Objectives: Musculoskeletal (MSK) presentations are common (reported prevalence of one in eight children) and a frequent cause of consultations (6% of 7-year-olds in a cohort study from the UK). Many causes are self-limiting or raised as concerns about normal development (so-called normal variants). We aimed to describe a new model of care to identify children who might be managed in the community by paediatric physiotherapists and/or podiatrists rather than referral to hospital specialist services. Methods: Using mixed methods, we tested the feasibility, acceptability and transferability of the model in two UK sites. Evaluation included patient flow, referral times, diagnosis and feedback (using questionnaires, focus groups and interviews). Results: All general practitioner referrals for MSK presentations (in individuals <16 years of age) were triaged by nurses or allied health professionals using a triage guide; ∼25% of all MSK referrals were triaged to be managed by community-based paediatric physiotherapists/podiatrists, and most (67%) had a diagnosis of normal variants. Families reported high satisfaction, with no complaints or requests for onward specialist referral. No children re-presented to the triage service or with serious MSK pathology to hospital specialist services in the subsequent 6 months after triage. Triagers reported paediatric experience to be important in triage decision-making and case-based learning to be the preferred training format. Conclusion: The triage model is acceptable, feasible and transferable to enable appropriate care in the community for a proportion of children with MSK complaints. This is a multi-professional model of better working together between primary community and specialist providers.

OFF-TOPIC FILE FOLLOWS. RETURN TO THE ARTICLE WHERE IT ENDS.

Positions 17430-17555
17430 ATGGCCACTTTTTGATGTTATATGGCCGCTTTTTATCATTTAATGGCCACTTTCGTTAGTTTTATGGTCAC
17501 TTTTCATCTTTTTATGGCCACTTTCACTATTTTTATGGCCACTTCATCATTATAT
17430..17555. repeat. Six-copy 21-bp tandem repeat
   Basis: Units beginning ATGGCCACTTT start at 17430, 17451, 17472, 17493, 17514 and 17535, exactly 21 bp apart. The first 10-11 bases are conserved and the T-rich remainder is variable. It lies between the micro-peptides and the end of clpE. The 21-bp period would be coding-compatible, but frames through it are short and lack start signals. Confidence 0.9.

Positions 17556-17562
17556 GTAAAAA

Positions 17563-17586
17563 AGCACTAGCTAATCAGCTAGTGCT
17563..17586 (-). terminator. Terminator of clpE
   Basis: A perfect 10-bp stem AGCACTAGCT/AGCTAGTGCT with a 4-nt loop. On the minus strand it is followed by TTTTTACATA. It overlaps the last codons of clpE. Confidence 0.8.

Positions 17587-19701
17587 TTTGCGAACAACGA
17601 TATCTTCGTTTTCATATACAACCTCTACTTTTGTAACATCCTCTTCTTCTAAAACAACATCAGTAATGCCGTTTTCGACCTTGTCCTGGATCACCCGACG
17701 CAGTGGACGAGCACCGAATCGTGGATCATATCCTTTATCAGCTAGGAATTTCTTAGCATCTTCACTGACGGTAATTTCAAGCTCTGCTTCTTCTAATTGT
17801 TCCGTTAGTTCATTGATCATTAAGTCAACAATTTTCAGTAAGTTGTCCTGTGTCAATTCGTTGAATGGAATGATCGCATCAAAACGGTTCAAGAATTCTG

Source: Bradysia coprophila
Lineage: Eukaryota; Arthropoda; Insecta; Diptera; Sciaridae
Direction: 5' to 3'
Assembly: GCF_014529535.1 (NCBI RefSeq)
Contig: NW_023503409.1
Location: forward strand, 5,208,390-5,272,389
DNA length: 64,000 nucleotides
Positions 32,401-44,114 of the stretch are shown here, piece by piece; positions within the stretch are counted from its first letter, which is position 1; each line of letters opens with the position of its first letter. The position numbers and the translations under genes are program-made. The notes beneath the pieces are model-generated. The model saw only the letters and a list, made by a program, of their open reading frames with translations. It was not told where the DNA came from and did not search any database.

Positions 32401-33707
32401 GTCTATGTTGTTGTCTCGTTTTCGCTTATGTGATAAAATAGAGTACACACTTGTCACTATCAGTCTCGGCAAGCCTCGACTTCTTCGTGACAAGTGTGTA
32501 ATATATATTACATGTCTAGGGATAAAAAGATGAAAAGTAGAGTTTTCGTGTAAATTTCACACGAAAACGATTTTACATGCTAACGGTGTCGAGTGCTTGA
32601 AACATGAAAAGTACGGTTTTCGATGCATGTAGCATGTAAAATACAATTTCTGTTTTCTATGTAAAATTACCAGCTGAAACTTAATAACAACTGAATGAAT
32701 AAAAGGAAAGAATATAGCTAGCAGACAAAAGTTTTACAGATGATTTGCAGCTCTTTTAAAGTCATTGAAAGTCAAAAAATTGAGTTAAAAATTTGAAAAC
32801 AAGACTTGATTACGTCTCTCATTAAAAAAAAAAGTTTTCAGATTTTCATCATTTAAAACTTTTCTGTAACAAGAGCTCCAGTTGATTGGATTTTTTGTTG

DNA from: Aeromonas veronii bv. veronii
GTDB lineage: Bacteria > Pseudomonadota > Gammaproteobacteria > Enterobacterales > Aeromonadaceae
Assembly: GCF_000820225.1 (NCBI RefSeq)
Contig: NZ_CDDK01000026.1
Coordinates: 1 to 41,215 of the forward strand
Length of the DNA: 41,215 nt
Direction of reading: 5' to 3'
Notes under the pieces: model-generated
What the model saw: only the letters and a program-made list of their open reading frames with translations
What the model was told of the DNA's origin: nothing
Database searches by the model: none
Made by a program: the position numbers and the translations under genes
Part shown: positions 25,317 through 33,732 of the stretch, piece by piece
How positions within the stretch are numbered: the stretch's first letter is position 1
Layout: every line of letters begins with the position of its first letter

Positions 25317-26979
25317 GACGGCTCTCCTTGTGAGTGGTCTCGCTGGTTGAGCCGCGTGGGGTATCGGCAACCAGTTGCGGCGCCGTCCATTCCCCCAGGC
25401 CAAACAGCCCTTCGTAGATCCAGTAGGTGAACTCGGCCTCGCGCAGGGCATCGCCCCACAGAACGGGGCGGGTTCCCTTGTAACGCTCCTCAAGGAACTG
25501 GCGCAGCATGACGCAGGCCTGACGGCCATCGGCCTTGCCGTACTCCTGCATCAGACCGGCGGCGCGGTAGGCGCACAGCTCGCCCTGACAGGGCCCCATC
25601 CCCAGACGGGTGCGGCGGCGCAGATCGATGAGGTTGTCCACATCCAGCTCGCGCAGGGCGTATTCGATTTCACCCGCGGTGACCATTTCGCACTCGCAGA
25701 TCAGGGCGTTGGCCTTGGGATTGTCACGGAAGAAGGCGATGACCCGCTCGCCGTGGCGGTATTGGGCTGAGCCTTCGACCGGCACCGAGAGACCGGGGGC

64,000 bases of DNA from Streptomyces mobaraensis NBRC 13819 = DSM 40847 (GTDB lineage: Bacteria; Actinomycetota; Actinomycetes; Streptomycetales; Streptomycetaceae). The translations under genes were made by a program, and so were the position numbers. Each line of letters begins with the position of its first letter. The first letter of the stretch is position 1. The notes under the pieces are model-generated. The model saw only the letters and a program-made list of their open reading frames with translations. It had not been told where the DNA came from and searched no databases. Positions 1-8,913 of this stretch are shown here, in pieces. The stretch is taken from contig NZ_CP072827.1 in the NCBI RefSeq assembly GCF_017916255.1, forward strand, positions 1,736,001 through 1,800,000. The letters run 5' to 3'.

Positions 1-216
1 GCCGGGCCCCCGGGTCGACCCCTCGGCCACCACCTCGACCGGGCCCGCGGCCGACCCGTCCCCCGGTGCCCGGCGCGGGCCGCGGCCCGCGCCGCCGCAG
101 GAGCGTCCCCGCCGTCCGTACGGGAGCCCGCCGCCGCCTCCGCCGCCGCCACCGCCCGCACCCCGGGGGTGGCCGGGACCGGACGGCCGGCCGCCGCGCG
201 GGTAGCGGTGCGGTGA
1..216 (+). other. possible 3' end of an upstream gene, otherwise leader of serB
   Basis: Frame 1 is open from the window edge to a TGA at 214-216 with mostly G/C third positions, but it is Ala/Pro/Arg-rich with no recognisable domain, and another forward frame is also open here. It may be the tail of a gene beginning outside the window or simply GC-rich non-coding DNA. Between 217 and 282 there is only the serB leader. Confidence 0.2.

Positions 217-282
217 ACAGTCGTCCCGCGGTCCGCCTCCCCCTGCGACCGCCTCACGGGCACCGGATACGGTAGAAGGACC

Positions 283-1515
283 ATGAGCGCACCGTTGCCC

|Number of pages||10|
|Journal||Rheumatology Advances in Practice|
|Early online date||16 Oct 2020|
|Publication status||Published - 2021|